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Editor’s Note30

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Editor’s Note
These reproaches, plaintive rather than angry, addressed to a friend who has broken his word—Catullus' conception of amicitia as a foedus, a contract, which others regard more lightly than himself, appears again and again both in relation to his friends and in relation to Lesbia: cf. 76. 3, 87. 3, 109. 6—are conveyed in terms so general as to give no clue to their occasion. We do not even know who the offender was. He may have been Catullus' fellow countryman P.(?) Alfenus Varus, who rose from humble origins at Cremona to be a distinguished jurist, served as one of the three commissioners who supervised the confiscations of land in his native province in 41 b.c., and was the first Cisalpine to hold the consulship (Porph. ad Hor. Sat. i. 3. 130; Donatus, Vita Verg. 19; Gellius vii. 5. 1; Digest i. 2. 2. 44). If so, the Varus of poems 10 and 22 may be the same person.
  The stiffness of the language, as compared with that of the other personal poems, and the awkward contortion of line 12, may be due in part to the difficulties of an exacting metre, the greater asclepiadean. Sappho and Alcaeus had written in it and it was used for Athenian skolia (e.g. that quoted in Arist. Wasps 1239, Ἀδμήτου λόγον, ὦταῖρε, μαθὼν τοὺς ἀγαθοὺς φίλει‎). We have nothing in it from the Alexandrian epigrammatist Asclepiades from whom it received its name, but we have examples of its Alexandrian use from Callimachus (fr. 400 Pf.) and Theocritus (28 and 30). The basis, which is free in Greek, is always spondaic in Catullus, as it is in Horace's asclepiadeans (Od. i. 11 and 18, iv. 10); but Catullus knows nothing of the restriction which in Horace makes the end of both the first and the second choriamb coincide with the end of a word.
Critical Apparatus
30. 1 alphene V false δ‎: salse V
Editor’s Note
1. immemor : as often, implies not mere forgetfulness but indifference or treachery: cf. 64. 58, 123, 248.
Editor’s Note
unanimis : see on 9. 4. The dative with falsus is not found again till Seneca (Medea 654 'omnibus uerax, sibi falsus uni').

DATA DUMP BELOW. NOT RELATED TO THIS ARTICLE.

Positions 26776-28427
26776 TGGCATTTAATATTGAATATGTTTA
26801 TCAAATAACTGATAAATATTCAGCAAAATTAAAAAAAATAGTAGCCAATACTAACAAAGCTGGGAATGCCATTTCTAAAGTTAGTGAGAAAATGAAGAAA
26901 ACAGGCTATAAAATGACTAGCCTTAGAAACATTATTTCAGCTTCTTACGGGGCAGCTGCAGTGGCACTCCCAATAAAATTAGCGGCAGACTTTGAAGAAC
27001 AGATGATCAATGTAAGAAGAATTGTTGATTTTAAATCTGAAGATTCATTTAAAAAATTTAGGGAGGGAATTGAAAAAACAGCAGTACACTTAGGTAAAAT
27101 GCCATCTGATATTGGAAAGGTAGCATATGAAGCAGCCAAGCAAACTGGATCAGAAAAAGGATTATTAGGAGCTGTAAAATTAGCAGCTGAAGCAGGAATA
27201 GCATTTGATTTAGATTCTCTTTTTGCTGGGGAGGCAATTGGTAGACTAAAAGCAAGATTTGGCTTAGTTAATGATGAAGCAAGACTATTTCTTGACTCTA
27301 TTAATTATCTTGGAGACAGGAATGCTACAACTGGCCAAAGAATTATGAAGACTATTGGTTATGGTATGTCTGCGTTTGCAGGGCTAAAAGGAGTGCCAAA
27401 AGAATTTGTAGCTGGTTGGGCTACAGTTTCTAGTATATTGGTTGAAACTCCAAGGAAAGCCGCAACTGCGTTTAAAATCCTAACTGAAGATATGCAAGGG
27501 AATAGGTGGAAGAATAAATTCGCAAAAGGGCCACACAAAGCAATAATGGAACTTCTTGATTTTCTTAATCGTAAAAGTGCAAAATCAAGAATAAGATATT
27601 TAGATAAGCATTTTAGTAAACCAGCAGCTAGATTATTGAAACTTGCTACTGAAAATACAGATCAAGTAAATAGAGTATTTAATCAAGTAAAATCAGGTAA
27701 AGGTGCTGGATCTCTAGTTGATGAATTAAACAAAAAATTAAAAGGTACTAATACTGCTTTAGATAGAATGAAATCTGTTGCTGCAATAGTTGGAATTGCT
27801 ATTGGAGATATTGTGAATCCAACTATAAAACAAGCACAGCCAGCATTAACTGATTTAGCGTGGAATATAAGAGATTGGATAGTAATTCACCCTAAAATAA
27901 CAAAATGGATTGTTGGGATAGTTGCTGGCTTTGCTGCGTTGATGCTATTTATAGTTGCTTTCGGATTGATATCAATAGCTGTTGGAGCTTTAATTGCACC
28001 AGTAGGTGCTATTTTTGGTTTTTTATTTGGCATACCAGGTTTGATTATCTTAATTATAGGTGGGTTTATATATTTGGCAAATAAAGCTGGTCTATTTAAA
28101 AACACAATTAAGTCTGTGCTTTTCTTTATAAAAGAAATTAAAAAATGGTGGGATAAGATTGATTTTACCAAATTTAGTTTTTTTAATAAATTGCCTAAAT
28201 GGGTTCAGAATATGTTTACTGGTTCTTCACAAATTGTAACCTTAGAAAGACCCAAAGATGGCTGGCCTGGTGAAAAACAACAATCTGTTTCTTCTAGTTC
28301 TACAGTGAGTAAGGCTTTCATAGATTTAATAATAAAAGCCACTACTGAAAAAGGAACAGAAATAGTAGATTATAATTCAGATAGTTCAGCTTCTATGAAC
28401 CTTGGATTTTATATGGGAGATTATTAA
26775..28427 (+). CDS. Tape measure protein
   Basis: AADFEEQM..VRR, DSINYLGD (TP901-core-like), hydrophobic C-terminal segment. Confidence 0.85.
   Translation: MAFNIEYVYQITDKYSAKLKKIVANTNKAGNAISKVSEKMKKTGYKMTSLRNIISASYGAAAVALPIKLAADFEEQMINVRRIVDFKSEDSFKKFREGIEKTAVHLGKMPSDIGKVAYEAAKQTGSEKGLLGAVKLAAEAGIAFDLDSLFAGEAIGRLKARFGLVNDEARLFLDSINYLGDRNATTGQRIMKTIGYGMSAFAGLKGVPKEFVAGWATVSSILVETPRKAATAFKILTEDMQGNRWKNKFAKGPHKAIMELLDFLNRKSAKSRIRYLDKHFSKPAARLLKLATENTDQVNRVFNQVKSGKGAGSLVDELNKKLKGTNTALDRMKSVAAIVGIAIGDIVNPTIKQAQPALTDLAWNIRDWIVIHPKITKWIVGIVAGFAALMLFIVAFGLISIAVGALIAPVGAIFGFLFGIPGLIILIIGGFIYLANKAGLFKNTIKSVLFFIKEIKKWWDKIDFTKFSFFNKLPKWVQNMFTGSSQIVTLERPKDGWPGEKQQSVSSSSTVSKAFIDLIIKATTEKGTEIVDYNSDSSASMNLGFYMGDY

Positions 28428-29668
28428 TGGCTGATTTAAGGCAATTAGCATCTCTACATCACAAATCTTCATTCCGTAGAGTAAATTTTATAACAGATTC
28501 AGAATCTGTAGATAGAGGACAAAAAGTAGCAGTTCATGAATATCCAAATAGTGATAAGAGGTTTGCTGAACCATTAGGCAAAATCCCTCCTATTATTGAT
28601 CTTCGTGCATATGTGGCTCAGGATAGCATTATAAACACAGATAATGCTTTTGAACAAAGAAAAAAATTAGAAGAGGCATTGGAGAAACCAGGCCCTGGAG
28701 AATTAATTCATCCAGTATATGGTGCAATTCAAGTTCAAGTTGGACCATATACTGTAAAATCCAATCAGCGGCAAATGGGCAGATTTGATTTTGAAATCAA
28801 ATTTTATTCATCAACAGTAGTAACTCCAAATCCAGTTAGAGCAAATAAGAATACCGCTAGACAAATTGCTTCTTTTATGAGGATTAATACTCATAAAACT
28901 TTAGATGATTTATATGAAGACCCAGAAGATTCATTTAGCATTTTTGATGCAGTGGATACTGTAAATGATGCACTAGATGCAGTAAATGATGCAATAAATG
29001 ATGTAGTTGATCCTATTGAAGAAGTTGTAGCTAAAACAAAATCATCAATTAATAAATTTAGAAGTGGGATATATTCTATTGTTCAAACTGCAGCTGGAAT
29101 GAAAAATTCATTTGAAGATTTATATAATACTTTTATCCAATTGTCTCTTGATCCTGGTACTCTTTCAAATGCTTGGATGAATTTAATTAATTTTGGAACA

Critical Apparatus
2 nil 1472: nichil V
Critical Apparatus
3 non codex Antenoris Balbi: non me V
Critical Apparatus
Post hunc uersum duos excidisse credidit Ellis
Editor’s Note
3. iam : 'is it come to this, that you do not hesitate …?'
Editor’s Note
4. nec … placent : the reflection is Homeric: Od. xiv. 83.
Editor’s Note
caelicolis : a solemn epic word, as in 64. 386, 68. 138.
Editor’s Note
4 f. nec … quae : both connexions are difficult. Munro was certainly wrong in explaining nec as equivalent to simple non. nec was used as a simple negative in early Latin: that use appears in the Twelve Tables (e.g. cui suus heres nec escit, i.e. non erit) and it survives in a series of compounds (necopinatus, neglego, negotium) and in a few fixed formulae—neque satis factum (twice in Cato), nec recte (common in Plautus), nec bene (Virg. Ecl. 9. 6 nec uertat bene), nec di sinant (Plin. Ep. ii. 2. 3), and the legal phrases res nec mancipi, furtum nec manifestum and nec oboediens (Cic. Leg. iii. 6). (For a full account of these uses see Löfstedt, Syntactica, i2. 338.) But in literary Latin it is confined to these survivals, in all of which nec negatives a single word or phrase. The emendations num (Schwabe) and nunc (Baehrens) are unconvincing. If the text is sound, nec can only be taken as the weak connective which is often found strengthened by enim, uero, or tamen and sometimes appears by itself, usually in elliptical phrases of the type of nec mirum, neque iniuria, neque invitus, but also in independent sentences in which it has the function, so to speak, of a negative autem (see Kroll, Glotta xxi [1932], 103 ff.); but that use seems hardly possible after a question.